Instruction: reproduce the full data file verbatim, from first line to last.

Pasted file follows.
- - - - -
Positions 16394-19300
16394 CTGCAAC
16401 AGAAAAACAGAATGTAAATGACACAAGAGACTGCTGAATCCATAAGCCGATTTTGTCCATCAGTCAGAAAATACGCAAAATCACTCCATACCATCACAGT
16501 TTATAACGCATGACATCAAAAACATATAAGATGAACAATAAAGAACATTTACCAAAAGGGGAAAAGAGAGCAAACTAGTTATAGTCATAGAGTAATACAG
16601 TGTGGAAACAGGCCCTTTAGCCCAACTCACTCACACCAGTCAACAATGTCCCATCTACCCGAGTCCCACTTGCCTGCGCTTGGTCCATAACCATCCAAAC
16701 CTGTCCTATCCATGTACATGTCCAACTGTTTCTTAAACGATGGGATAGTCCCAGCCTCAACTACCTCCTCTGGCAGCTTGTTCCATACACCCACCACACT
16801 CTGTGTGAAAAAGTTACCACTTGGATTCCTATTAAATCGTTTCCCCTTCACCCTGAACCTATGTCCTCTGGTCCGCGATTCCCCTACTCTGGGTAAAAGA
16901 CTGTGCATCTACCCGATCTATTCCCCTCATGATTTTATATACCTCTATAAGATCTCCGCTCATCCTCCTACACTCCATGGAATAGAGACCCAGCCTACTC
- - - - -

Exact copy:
Positions 16394-19300
16394 CTGCAAC
16401 AGAAAAACAGAATGTAAATGACACAAGAGACTGCTGAATCCATAAGCCGATTTTGTCCATCAGTCAGAAAATACGCAAAATCACTCCATACCATCACAGT
16501 TTATAACGCATGACATCAAAAACATATAAGATGAACAATAAAGAACATTTACCAAAAGGGGAAAAGAGAGCAAACTAGTTATAGTCATAGAGTAATACAG
16601 TGTGGAAACAGGCCCTTTAGCCCAACTCACTCACACCAGTCAACAATGTCCCATCTACCCGAGTCCCACTTGCCTGCGCTTGGTCCATAACCATCCAAAC
16701 CTGTCCTATCCATGTACATGTCCAACTGTTTCTTAAACGATGGGATAGTCCCAGCCTCAACTACCTCCTCTGGCAGCTTGTTCCATACACCCACCACACT
16801 CTGTGTGAAAAAGTTACCACTTGGATTCCTATTAAATCGTTTCCCCTTCACCCTGAACCTATGTCCTCTGGTCCGCGATTCCCCTACTCTGGGTAAAAGA
16901 CTGTGCATCTACCCGATCTATTCCCCTCATGATTTTATATACCTCTATAAGATCTCCGCTCATCCTCCTACACTCCATGGAATAGAGACCCAGCCTACTC